From left, Troy police officers Carlo Pizzorni, Gail Jasak, Rachel Pink, Endrit Fjolla, Robert Smith and Sgt. Justin Novak, who compose the newly formed Traffic Safety Unit, assemble at the Troy Police Department after their shift ends Aug. 23.

From left, Troy police officers Carlo Pizzorni, Gail Jasak, Rachel Pink, Endrit Fjolla, Robert Smith and Sgt. Justin Novak, who compose the newly formed Traffic Safety Unit, assemble at the Troy Police Department after their shift ends Aug. 23.

Photo provided by the Troy Police Department


Traffic Safety Unit keeps eyes on highways and byways

By: Terry Oparka | Troy Times | Published August 28, 2018

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TROY — Disassembled in 2008 due to the economic downturn, the re-created Troy Police Department Traffic Safety Unit has eyes everywhere — especially near Oakland Mall and intersections on Big Beaver Road that have been identified as frequent crash areas. 

The Troy City Council unanimously approved a $165.7 million 2018-19 budget that includes $593,000 for a Traffic Safety Unit May 7. 

The cost includes money for one new sergeant, three new officers and four vehicles. 

Police Capt. Robert Redmond told the council during an April 19 budget study session that 28 percent of calls for service are traffic-related, and from 2010 to 2017, traffic crashes increased by 11.9 percent in the city. 

The unit started duty July 9. 

Troy Police Lt. Josh Jones explained to C & G Newspapers that after the unit was cut in 2008, the Troy Police Department still had officers focus on traffic issues.

“We didn’t have extra officers to focus on traffic. We took a lot of complaints from residents with specific traffic problems in their neighborhood, construction cut-through traffic, speeding and stop sign violations,” Jones said.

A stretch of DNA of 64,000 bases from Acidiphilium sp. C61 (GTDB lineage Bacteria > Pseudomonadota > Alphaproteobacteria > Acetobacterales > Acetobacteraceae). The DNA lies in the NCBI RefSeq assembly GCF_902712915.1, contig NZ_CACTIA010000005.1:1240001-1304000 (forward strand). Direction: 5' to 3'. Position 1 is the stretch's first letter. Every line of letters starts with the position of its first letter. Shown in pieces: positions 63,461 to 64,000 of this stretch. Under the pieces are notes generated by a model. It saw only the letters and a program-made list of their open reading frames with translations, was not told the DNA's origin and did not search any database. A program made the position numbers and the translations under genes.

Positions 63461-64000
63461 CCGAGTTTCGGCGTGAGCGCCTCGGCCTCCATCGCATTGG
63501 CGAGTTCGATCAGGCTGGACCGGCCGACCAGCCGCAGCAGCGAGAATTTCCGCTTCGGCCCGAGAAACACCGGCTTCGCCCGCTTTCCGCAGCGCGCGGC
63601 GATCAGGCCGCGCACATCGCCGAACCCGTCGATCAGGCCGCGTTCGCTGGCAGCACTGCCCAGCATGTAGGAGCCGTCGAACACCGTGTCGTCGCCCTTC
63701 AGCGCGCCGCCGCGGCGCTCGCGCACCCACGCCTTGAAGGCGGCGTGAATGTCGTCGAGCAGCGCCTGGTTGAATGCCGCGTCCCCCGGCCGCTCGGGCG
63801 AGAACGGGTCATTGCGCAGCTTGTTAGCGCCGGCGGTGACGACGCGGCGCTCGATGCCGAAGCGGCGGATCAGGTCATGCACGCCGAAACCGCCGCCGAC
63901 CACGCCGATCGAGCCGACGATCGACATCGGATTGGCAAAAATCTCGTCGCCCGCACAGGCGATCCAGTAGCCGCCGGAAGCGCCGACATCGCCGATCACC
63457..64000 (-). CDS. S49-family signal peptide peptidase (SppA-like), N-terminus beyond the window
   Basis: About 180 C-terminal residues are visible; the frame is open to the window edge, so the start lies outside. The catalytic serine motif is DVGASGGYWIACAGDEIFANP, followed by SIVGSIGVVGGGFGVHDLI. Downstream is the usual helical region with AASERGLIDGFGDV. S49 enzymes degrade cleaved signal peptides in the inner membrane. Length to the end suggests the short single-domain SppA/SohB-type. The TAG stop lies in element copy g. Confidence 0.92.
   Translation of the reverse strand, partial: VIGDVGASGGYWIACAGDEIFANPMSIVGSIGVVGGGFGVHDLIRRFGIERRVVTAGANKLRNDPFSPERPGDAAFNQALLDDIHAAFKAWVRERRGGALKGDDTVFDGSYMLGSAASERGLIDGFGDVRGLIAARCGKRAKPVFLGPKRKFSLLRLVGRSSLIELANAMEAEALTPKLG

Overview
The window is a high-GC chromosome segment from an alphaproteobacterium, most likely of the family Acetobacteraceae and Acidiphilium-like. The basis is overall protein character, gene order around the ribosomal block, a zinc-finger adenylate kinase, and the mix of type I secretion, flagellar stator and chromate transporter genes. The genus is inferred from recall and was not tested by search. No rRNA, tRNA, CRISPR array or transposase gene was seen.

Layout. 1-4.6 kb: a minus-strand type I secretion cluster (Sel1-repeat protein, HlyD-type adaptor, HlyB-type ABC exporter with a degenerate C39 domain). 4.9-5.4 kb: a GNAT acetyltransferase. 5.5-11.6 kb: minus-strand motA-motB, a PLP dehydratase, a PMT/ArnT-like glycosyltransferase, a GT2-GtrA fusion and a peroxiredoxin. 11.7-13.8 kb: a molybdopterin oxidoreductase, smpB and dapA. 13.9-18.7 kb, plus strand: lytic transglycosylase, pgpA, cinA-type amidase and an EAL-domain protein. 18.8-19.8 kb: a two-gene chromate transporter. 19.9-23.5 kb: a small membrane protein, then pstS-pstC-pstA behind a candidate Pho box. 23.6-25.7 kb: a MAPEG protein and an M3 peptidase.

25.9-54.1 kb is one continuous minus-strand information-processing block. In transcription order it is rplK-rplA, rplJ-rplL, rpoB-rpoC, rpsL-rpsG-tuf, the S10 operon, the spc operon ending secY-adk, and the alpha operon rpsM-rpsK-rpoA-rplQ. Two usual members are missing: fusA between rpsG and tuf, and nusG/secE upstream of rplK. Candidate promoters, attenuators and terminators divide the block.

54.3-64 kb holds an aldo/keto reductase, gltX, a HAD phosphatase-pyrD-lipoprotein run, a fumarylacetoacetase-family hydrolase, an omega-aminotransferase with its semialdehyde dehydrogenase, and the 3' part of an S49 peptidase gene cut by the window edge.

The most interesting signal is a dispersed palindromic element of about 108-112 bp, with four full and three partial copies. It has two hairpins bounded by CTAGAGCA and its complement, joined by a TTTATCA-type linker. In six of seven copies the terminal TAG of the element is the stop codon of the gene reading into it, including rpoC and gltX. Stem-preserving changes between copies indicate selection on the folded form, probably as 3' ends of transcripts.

“We did our very best to send officers out there, but it was a pretty consistent complaint,” Jones said. “We felt it was important to address it with the Traffic Safety Unit. The new initiative has allowed us to respond to those (traffic complaints) more thoroughly.” 

Jones noted that Troy’s population doubles in the daytime hours with people driving to office buildings for jobs and to shopping destinations. 

“Historically, it (traffic safety) was one of the things citizens have brought to council. They (the council) didn’t hesitate and funded us and gave us the manpower to do it,” he said.

From July 9 to July 26, the unit issued more than 700 citations and warnings, with 10 percent of the total as warnings. There were 33 arrests made.

The incidents included a stop where police discovered that a driver had several forged medical marijuana cards, a stop of a 32,000-pound truck with an unsafe load, and an arrest of a drunken driver. 

“We’re here to get the message across; it’s not about the numbers,” said Troy Police Sgt. Justin Novak, who supervises the unit, to C & G Newspapers. “We address violations that could cause crashes.” 

The unit has officers who specialize in crash investigations, which requires training to investigate fatal crashes, Novak said. 

“As the older officers with the training as expert witnesses, accident reconstructionists and technicians retire out, the unit is addressing the backfill as they leave,” Novak said. 

Novak said that all five of the officers in the unit — Carlo Pizzorni, Gail Jasak, Rachel Pink, Endrit Fjolla and Robert Smith — are on track to be technicians, and two plan to train to be reconstructionists. 

The unit is able to use data from Oakland County’s Courts and Law Enforcement Management Information System and the Traffic Improvement Association to identify high-crash areas.

“We can change schedules and days off to address what comes up,” Novak added.

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